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Quote:
Originally Posted by GA Home Cook View Post
Rock - my dad made sausage years ago, when I had to run the hand grinder and hated it. Fast forward 50 years and I miss it. I saw a show on ATK a few months back that tested store bought sausages. One of their tests showed that uncooked, even frozen sausage, developed flavors over time due to the high fat level. They found that the best way to keep sausage what to cook them first and then freeze. Have you seen this?

Hal
That reminds me of the Swift Premium Brown 'n Serves sausages.Those were the best tasting mass produced sausages I ever tasted. They were sold frozen. They quit selling them here in the late '80s or early '90s. I wonder if it was because they cost more per pound than uncooked sausages. It worked out to about the same price cooked.
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Old 02-25-2014, 01:55 PM   #26
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If I had the money, space and energy, I'd do it right but...
I make it without a sausage stuffer and it works fine. I used to have one I inherited from my dad, but it died several years ago and I never replaced it.
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Old 02-25-2014, 04:35 PM   #27
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I make it without a sausage stuffer and it works fine. I used to have one I inherited from my dad, but it died several years ago and I never replaced it.
So, are you making patties or somehow stuffing casings by hand?
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Old 02-25-2014, 04:52 PM   #28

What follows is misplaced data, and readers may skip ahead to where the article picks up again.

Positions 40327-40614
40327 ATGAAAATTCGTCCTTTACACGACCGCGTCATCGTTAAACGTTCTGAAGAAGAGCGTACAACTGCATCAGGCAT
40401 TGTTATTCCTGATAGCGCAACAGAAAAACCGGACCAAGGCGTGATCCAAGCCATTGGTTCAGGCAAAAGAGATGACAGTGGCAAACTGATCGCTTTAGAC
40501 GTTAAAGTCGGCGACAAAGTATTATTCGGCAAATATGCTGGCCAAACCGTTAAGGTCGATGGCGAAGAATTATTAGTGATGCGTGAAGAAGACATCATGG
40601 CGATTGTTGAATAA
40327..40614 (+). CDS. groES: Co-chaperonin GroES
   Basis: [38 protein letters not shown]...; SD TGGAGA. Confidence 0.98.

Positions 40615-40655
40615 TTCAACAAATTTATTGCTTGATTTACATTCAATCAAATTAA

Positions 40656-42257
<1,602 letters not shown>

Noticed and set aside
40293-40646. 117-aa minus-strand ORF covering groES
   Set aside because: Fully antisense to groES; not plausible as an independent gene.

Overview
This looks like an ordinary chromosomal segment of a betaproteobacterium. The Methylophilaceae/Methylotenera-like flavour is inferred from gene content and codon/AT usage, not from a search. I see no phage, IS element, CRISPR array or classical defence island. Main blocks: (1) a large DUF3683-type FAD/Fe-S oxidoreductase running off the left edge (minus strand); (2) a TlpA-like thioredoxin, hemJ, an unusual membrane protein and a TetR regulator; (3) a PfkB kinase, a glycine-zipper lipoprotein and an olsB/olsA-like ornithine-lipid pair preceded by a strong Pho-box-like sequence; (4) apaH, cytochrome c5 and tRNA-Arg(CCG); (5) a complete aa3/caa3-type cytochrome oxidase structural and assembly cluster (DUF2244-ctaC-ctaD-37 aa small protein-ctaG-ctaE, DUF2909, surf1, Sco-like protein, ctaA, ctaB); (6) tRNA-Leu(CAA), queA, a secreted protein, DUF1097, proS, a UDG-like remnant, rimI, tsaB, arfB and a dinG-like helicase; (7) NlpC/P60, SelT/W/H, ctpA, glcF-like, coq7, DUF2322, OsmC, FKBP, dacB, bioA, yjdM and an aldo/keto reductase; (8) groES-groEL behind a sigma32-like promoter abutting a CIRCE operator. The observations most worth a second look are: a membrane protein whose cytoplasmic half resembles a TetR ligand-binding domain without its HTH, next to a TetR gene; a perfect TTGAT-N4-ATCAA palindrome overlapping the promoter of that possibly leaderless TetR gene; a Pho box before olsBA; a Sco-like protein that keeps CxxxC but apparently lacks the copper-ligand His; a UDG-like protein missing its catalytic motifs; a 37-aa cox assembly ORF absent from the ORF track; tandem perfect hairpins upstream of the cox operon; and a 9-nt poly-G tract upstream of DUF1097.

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So, are you making patties or somehow stuffing casings by hand?
Usually I make either patties, or just leave the meat loose - for example, to use on pizza or in pasta sauces. Or if I'm grilling it to serve in a bun, I just form the meat around a wooden skewer.
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Old 02-25-2014, 05:54 PM   #29
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Usually I make either patties, or just leave the meat loose - for example, to use on pizza or in pasta sauces. Or if I'm grilling it to serve in a bun, I just form the meat around a wooden skewer.

So you make an Italian type sausage rather than breakfast sausage.
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Old 02-26-2014, 12:57 AM   #30
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So you make an Italian type sausage rather than breakfast sausage.
That's one type of sausage I make. After trying several recipes, I've been using the one below for Italian sausage. It's really a good recipe.

How to Make Homemade Sausage | Simply Recipes


Also, there are quite a few interesting recipes on this website for other types of sausage. Although most of the recipes make 5 lb batches, I usually just scale it down to a pound. Keep in mind that, even though it says otherwise, most of them don't really require casings if you don't want to use them.

Homemade Sausage Making Recipes from TheSpicySausage.com